A ruptured abdominal aortic aneurysm (AAA) is a vascular catastrophe responsible for 1-3% of deaths in men from the age 65-85 in developed countries. Rupture from an AAA is the 10th leading cause of death in males over 50, the mortality rate of a ruptured AAA approaches 90% and the incidence of AAA continues to increase. Therefore, it is essential for the EM physician to diagnose a AAA in a timely manner. (1) The minority of patients with a ruptured AAA (<25%) will present with the classic triad of hypotension, back pain and a pulsatile abdominal mass.  This results in a delay in diagnosis, or misdiagnosis. Patients may present with referred pain to the scrotum, buttocks, thighs, shoulders, and/or chest and can be misdiagnosed as having renal colic, diverticulitis or MSK pain.

Indications:

The current indications by ACEP for obtaining POCUS to detect AAA include:

Presence of syncope, shock, hypotension, abdominal pain, abdominal mass, flank pain or back pain- especially in patients >50 years old.(3) Currently, the U.S. Preventive Service Task Force recommends that men from the age of 65-75 years who have ever smoked be screened for an AAA sonography.(4)

Utility of bedside ultrasound for AAA in the ED?

While CTA is considered the surveillance study of choice(5),  research suggests that the sensitivity of point of care bedside ultrasound approaches 99% for abdominal aortic aneurysm (AAA). With such a excellent sensitivity and a high prevalence of AAA in specific patient populations (10-15% in men who smoke >65), providers should consider performing this scan at the bedside for an expedited diagnosis.(6)

Performing the scan:

  • The probe of choice is the 3.5 MHz curvilinear probe

  • Start just caudal to xyphoid process

  • Measure the aorta proximally, mid and distally in the transverse plane with the probe marker to the patient’s right (should be <3cm from outer to outer wall)

  • Measure the iliac arteries after the bifurcation in transverse (should be <1.5cm)

  • Evaluate the aorta distally in the longitudinal view with the probe marker to patient’s head as most aneurysms will be located infrarenally

  • Identify vertebral body as relevant landmark

  • Aorta is anterior to vertebral body

  • IVC is anterior & right (patient’s right) of vertebral body

Vertebral body: horseshoe shaped with hyperechoic anterior &amp; posterior shadowing

Vertebral body: horseshoe shaped with hyperechoic anterior & posterior shadowing

Tips and Tricks

  • Aorta and IVC can be confused in longitudinal view:

    • Aorta is rounder, less compressible, & has brighter thicker walls

  • Bowel gas & body habitus can make imaging difficult:

    • Apply steady pressure to move gas

    • Jiggle the probe to move bowel aside

    • Flex patients hips & knees to relax abdominal muscles

    • Lower probe frequency to improve sound wave penetration

Conclusion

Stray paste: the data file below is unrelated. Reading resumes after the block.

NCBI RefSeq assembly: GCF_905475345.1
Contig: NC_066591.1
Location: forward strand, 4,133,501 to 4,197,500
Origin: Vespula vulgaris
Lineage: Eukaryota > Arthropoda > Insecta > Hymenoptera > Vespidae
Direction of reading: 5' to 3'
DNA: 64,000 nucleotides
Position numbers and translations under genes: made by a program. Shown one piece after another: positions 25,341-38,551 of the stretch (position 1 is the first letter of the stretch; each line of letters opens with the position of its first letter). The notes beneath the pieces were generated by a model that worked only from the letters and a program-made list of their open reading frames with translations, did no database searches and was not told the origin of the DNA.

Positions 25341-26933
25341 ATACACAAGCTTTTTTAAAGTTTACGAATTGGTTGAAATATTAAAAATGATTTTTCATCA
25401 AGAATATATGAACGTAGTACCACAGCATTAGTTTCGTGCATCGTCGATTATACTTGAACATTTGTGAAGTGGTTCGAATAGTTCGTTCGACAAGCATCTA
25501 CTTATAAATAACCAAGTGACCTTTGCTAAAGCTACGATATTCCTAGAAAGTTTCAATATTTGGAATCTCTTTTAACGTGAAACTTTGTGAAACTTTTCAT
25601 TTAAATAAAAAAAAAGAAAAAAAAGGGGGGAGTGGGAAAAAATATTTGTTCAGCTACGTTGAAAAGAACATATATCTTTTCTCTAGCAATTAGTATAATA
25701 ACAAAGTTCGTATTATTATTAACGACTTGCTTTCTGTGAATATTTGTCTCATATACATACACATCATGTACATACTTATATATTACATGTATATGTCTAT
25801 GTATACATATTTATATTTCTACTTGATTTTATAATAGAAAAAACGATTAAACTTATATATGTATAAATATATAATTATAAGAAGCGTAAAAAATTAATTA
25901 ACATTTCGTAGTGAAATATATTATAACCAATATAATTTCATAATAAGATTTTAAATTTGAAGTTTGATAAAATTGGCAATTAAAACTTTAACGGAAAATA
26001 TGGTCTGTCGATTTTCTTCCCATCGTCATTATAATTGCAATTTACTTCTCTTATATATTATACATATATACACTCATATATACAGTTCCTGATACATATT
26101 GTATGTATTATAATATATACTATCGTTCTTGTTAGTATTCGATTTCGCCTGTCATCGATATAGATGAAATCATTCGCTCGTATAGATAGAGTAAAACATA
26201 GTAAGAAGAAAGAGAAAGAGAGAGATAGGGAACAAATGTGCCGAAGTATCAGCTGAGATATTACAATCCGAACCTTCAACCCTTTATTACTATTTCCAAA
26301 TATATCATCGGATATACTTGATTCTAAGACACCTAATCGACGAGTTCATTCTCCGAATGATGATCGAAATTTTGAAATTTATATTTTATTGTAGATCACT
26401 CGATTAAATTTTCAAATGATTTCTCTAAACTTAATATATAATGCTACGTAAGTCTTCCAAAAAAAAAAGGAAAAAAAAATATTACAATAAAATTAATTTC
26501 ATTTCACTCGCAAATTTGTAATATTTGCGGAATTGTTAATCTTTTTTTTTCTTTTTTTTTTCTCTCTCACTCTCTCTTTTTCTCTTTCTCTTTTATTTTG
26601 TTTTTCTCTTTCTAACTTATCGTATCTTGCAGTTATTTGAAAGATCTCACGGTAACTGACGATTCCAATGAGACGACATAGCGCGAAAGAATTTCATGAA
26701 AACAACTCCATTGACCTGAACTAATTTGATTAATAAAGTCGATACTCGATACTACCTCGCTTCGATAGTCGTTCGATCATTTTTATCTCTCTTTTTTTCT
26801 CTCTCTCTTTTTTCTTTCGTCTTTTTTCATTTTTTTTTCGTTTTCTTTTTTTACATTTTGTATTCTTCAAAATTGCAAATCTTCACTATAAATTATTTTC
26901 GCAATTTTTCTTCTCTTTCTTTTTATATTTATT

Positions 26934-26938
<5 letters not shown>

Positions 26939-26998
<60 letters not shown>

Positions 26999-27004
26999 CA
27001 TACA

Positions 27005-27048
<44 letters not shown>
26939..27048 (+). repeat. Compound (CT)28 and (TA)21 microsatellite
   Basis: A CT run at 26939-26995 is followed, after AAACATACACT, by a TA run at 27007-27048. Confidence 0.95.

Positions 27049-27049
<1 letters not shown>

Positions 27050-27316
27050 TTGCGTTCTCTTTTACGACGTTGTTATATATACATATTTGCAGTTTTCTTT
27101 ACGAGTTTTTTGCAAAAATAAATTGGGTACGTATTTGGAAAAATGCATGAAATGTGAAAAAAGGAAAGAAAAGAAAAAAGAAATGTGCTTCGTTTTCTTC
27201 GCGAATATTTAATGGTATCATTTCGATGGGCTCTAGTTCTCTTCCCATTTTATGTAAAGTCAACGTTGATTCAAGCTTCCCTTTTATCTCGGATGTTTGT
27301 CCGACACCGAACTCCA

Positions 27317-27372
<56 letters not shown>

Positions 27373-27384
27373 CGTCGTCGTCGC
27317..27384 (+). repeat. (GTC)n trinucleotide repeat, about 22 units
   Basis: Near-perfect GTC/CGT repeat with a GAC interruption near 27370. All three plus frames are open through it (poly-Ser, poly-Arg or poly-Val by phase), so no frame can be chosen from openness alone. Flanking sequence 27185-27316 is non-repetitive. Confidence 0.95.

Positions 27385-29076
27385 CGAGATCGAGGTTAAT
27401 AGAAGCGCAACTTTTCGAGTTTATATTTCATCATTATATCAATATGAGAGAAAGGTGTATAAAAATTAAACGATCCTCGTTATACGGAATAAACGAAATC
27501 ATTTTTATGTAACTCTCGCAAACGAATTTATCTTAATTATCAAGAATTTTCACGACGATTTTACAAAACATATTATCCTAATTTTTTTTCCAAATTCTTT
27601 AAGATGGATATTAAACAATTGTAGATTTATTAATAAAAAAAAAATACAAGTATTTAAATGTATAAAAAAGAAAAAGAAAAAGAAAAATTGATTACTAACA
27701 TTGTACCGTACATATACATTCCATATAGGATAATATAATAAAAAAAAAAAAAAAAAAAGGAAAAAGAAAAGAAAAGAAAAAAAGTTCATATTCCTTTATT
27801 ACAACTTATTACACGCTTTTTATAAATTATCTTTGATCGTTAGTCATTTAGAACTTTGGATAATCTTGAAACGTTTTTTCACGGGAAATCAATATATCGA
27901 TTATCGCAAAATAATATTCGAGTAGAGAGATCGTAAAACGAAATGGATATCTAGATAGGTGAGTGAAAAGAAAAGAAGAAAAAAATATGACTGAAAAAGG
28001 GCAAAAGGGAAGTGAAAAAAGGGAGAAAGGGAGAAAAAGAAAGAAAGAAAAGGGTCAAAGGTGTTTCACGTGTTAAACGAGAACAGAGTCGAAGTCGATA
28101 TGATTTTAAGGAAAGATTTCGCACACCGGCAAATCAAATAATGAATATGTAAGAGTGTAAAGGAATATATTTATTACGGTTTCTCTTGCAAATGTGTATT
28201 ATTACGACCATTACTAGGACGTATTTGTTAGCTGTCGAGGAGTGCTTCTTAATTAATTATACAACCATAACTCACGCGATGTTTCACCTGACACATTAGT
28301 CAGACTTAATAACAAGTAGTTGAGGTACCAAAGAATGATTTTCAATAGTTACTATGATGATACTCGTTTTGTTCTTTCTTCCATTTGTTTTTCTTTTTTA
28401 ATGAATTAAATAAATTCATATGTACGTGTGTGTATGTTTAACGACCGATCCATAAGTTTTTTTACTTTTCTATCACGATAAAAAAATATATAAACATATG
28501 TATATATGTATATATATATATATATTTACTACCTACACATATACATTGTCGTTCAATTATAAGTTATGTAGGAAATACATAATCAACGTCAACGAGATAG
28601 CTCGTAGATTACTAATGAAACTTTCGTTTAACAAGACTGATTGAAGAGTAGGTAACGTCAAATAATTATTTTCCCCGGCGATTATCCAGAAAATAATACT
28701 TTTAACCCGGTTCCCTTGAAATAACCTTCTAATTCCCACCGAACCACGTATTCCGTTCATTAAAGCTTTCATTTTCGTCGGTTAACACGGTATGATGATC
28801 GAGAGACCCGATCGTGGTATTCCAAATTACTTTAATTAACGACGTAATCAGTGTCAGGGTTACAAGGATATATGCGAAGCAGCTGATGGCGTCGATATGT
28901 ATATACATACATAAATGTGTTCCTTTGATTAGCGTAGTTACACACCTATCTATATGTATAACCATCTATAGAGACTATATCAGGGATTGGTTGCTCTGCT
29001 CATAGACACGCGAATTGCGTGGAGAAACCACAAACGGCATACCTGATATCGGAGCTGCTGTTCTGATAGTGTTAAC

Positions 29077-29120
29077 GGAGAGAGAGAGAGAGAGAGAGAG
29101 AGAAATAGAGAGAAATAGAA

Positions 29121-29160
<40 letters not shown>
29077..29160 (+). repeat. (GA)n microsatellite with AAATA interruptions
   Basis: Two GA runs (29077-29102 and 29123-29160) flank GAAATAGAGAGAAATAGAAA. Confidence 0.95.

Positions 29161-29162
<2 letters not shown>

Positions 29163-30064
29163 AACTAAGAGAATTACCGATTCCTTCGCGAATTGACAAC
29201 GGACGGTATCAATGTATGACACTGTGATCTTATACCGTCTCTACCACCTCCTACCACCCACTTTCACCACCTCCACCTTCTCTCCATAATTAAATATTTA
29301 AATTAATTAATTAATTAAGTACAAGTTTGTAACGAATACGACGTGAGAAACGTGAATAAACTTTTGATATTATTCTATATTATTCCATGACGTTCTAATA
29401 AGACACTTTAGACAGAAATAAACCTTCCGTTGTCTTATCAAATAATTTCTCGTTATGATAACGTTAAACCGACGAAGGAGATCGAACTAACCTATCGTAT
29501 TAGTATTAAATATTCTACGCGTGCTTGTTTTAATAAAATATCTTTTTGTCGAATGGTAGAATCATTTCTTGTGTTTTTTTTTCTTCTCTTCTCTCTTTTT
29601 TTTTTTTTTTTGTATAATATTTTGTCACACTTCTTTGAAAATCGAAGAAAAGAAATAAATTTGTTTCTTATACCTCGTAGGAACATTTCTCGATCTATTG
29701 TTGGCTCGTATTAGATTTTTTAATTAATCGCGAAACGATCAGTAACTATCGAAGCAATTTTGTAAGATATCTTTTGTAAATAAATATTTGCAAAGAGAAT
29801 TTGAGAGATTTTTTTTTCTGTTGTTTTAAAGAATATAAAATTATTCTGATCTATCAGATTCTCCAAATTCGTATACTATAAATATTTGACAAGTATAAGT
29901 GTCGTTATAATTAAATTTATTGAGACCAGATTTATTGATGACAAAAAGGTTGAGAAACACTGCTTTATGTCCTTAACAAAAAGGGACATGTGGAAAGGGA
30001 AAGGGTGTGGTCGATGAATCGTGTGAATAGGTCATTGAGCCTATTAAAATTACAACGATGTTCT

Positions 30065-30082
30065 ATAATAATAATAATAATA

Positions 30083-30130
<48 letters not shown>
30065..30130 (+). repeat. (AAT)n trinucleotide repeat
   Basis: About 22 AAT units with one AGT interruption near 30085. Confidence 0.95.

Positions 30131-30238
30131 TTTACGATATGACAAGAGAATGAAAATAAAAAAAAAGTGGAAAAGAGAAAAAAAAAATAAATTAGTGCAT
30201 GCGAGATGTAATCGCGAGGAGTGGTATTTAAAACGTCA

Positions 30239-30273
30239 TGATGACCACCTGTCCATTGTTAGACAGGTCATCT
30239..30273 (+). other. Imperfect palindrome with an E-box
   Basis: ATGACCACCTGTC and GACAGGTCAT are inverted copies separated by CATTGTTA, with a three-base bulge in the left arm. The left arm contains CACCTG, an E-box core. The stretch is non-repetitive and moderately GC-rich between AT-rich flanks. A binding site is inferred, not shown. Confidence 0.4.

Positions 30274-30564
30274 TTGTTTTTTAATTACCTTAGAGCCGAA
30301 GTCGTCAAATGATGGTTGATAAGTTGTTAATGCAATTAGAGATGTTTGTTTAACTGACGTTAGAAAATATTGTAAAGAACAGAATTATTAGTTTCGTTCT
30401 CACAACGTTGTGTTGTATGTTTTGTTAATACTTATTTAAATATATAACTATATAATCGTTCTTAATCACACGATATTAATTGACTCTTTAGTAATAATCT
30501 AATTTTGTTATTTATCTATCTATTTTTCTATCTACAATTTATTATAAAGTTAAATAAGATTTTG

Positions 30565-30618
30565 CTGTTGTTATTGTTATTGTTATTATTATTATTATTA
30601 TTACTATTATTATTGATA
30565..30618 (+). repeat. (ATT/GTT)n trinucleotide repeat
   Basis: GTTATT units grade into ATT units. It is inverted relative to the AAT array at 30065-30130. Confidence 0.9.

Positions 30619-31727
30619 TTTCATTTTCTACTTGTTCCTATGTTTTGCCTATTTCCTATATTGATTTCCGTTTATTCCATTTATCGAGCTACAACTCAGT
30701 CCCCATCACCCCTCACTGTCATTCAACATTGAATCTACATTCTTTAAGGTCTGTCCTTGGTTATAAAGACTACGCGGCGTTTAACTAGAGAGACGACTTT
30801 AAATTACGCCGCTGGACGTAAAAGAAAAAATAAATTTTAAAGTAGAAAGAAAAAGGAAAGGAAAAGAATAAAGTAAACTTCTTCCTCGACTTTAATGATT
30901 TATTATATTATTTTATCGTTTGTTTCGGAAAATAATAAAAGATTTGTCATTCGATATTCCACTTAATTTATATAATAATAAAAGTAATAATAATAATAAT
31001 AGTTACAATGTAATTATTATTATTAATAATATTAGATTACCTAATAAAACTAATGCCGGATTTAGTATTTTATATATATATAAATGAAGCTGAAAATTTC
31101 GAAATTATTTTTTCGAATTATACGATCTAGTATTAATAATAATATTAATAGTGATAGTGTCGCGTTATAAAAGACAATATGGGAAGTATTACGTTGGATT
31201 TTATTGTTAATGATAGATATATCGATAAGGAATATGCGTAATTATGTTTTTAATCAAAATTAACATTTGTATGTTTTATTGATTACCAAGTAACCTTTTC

POCUS scanning for AAA enables timely diagnosis of a condition with high mortality which is frequently misdiagnosed, or suffers a delay in diagnosis. AAA POCUS has high sensitivity and specificity that can be easily learned and performed in ED. In a patient with hydronephrosis, consider also AAA evaluation, even if renal colic is high on your differential diagnosis.

Faculty Reviewer: Dr. Kristin Dwyer

References:

  1. Sakalihasan N, Limet R, Defawe OD. Abdominal Aortic Aneurysm. Lancet 2005;365:15577-89.

  2. Fink HA, Lederle FA, Roth CS, Bowels CA, Nelson DB, Haa MA. The Accuracy of physical examination to detect abdominal aortic aneurysm. Arch Intern Med.2000;160(6):833-6.

  3. American College of Emergency Physicians. Policy Statement. 2001: Emergency Ultrasound Guidelines.

  4. U.S. Preventive Services Task Force. Screening for abdominal aortic aneurysm: recommendation statement. Ann Inter med. 2005;142(3):198-202.

  5. Cantisani V, Ricci P, Grazhdani H, et al. Prospective comparative analysis of colour-doppler ultrasound, contrast-enhanced ultrasound, computed tomography and magnetic resonance in detection endoleak after endovascular abdominal aortic aneurysm repair. Eur J Vasc Endovasc Surg. 2011;41:(2)186-92.

  6. Rubano, Elizabeth, Ninfa Mehta, William Caputo, Lorenzo Paladino, and Richard Sinert. Systematic Review: Emergency Department Bedside Ultrasonography for Diagnostic suspected Abdominal Aortic Aneurysm. Acad Emerg Med Academic Emergency Medicine 20.2 (2013): 128-38.

What is that Hot Potato Voice? POCUS for the PTA

The Case:

A 25-year-old male with recurrent strep throat presents to the ED with sore throat, difficulty swallowing, and feeling as though his voice has changed.  His physical exam is significant for a left sided, bulging tonsil.  He is currently managing his own secretions, and his respiratory status is stable.  You are concerned that he has not been able to drink any fluids since the night prior.  He appears well hydrated, but you question if this is simple tonsillar cellulitis or a peritonsillar abscess (PTA).  You know that clinical diagnosis of PTA only has a reported sensitivity of 78% and a specificity of only 50% (Lyon et al, 2005) and want to do further diagnostic imaging.  Should this patient go to CT, or could you find an answer faster at the bedside with much less radiation? Can you drain this in the emergency department or does he need to proceed to the OR with ENT? He has gotten viscous lidocaine and his pain improved. His rapid strep was positive. You wheel out your bedside ultrasound and perform an intraoral ultrasound.